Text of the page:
Yes we can: the story so far… To be commercially viable (let alone successful), Manston will have to be very busy; and night flights are undesirable on a number of counts. Top marks to those of you who have leapt to the conclusion that there will be a lot of daytime flights.
During the day there’s the advantage that fewer people will be woken from their sleep. For those already awake, the planes will be just as loud as at night, but the higher level of background noise means that the overall effect is less startling and disruptive.
It’s worth remembering that the human body is designed to work best with a ‘normal’ background level of entirely natural noises – think in terms of the plains of Africa, Garden of Eden, Sherwood Forest, walking in wide open countryside, that sort of thing. Anything above and beyond that rapidly becomes stressful – just how stressful depends on the volume, pitch, repetition and so on. Even relatively small changes in the noise levels can have a significant effect. A brief digression for a quiet chat about decibels:
Sounds are measured in decibels. Zero (0) decibels is the softest sound a person with normal hearing can hear at least 50% of the time.The important thing to know about decibels is this: if a sound increases by 10 decibels, it doubles in loudness as we perceive it – it sounds twice as loud. Here are decibel levels of everyday sounds:
- 0 Decibels Threshold of hearing
- 10 Rustle of leaves
- 20 Water dripping
- 30 Whisper
- 40 Quiet radio in room
- 50 Moderate rainfall
- 60 Conversation, dishwasher
- 70 Busy traffic, vacuum cleaner
- 80 Alarm clock
- 90 Lawnmower
- 100 Snowmobile, chainsaw
- 110 Rock music
- 120 Jet plane takeoff
Now you know.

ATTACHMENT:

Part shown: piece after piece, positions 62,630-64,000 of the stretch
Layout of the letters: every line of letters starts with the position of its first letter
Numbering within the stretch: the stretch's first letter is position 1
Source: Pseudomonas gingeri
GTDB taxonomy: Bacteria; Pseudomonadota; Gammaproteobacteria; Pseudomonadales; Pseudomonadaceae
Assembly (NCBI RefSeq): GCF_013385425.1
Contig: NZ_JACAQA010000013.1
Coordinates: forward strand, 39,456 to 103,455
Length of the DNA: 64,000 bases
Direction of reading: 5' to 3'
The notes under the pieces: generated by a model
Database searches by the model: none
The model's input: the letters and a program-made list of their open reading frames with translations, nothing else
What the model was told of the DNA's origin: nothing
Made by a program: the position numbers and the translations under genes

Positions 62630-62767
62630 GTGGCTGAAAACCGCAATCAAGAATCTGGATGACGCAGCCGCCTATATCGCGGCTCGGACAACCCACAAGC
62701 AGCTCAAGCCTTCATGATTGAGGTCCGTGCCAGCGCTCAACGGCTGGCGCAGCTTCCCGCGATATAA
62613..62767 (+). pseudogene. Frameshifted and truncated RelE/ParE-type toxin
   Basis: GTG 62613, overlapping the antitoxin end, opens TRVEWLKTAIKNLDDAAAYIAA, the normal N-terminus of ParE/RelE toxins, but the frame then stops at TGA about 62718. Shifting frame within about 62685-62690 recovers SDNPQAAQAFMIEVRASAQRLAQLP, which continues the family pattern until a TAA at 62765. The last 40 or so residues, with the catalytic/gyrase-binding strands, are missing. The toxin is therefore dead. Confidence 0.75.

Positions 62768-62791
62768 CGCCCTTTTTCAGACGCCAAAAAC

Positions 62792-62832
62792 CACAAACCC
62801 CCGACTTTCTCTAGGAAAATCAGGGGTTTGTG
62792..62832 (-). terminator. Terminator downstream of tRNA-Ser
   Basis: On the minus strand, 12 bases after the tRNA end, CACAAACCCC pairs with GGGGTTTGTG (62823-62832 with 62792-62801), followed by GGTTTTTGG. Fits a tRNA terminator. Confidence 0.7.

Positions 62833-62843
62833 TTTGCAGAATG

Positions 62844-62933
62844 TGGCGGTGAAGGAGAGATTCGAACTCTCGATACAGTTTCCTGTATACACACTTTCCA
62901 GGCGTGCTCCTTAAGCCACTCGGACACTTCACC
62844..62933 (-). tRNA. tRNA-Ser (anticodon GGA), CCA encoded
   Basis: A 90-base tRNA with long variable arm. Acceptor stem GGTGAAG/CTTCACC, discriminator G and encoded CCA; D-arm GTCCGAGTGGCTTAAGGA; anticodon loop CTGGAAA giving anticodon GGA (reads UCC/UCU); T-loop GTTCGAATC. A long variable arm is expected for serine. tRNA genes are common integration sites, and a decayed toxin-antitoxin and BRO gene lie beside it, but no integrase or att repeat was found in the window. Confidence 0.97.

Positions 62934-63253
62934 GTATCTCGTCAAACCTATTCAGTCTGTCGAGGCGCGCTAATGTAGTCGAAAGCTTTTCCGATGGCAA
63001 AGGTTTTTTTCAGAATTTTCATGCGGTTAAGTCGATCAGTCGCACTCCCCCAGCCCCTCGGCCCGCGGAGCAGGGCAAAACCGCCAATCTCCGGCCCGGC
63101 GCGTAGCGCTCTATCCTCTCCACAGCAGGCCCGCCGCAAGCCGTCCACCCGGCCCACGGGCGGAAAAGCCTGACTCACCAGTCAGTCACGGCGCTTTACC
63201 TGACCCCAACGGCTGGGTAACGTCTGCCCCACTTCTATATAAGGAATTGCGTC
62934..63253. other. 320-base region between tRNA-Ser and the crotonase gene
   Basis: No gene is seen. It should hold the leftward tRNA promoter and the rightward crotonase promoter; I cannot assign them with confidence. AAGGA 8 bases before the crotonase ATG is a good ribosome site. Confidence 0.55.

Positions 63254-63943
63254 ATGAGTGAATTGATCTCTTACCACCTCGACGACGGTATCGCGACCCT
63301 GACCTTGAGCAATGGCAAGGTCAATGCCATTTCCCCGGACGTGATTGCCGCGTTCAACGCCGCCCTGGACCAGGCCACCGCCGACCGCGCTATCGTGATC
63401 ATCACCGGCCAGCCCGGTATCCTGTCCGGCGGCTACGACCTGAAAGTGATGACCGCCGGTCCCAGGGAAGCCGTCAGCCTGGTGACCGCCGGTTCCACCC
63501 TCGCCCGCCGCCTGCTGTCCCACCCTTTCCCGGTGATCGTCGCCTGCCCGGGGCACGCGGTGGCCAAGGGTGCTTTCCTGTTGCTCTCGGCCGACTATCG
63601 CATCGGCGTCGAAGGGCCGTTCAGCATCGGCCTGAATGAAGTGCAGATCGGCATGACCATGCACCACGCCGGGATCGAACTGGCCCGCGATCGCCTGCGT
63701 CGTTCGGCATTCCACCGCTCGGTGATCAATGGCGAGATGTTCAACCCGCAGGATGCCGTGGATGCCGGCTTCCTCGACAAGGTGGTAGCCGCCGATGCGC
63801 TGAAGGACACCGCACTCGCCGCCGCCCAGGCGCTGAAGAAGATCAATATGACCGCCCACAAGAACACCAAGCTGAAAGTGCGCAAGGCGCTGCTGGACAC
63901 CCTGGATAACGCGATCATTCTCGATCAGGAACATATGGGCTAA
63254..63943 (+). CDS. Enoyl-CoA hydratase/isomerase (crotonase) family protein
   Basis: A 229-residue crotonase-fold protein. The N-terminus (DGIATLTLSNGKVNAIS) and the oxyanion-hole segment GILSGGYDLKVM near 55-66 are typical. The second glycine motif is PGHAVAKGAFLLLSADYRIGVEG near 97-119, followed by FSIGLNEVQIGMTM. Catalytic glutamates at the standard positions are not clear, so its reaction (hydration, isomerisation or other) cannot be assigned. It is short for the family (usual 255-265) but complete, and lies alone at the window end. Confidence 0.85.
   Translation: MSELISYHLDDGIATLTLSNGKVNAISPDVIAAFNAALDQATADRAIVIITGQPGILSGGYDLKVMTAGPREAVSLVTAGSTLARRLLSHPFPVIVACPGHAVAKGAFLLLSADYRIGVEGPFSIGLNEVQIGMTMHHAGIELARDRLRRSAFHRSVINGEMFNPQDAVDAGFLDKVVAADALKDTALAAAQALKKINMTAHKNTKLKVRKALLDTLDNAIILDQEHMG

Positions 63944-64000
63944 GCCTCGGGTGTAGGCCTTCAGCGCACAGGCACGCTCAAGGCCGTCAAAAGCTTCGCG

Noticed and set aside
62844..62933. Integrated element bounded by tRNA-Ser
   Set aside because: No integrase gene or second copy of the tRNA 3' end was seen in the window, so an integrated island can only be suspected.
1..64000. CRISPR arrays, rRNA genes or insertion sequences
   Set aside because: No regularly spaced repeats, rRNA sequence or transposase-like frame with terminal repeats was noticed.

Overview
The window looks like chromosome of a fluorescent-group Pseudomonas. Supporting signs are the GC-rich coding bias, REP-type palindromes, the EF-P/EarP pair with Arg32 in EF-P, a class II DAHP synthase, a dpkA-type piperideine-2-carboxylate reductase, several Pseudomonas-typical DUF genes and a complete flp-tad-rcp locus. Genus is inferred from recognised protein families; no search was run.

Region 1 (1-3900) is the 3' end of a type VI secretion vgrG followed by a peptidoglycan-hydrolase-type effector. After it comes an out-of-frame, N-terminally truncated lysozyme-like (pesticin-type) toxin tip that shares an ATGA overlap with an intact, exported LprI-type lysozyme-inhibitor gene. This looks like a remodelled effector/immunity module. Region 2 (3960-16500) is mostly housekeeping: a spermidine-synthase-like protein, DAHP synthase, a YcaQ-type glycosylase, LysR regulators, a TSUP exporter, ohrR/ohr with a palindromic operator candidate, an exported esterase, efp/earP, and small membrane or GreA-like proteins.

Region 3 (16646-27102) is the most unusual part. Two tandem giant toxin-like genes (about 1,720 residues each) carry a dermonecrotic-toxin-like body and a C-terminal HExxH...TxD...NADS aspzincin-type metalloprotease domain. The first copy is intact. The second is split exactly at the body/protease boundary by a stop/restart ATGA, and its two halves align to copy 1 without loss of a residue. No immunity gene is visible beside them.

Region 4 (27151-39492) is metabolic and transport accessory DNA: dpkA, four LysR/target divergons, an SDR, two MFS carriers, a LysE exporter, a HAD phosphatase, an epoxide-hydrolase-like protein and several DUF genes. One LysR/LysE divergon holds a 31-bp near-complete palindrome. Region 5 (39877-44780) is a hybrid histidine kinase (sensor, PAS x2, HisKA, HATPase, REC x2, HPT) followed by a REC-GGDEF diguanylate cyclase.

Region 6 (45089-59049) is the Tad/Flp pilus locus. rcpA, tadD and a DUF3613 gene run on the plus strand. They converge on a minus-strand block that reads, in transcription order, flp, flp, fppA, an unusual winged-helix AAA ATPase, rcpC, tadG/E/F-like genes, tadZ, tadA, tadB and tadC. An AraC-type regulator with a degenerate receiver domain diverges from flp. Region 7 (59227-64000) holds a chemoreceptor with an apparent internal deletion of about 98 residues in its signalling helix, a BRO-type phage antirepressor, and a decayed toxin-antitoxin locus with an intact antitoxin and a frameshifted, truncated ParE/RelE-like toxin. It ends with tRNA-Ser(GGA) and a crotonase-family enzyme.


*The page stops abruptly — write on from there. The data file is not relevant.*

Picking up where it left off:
The point of telling you these things is to let you grasp the significance of this: a 5 decibel increase of noise during the day has been linked to primary school children being up to two months per year behind in their reading age. Five decibels is a relatively small increase in noise levels. Currently in Ramsgate there are primary schools operating what has been called “jet-pause teaching”, where everything just comes to a halt until everyone can hear themselves think again. This is unacceptable. Nobody should have to put up with that, least of all our kids.
The obvious solution is to regulate and manage the flow of air traffic. This will inevitably involve trade-offs: for good practical reasons the planes like to have a long straight run-up to the runway when landing. An absolutely straight line may take them right over a town. We need to work together to see how much leeway there is, and how far the flight path can be curved away from town. It may be worth exploring trying to keep the planes higher for longer – we all know that some come in too low, too soon. We could look at the timings of flights – aircraft noise during the rush hour would seem less intrusive. We need imaginative solutions.
This should be one of the cornerstones of the S106 re-negotiations: avoid flying over built-up areas wherever and whenever possible – use the sea, or unpopulated/sparsely populated land instead. As I said before, it’s not rocket science, just sense. Add your comments below, or email me.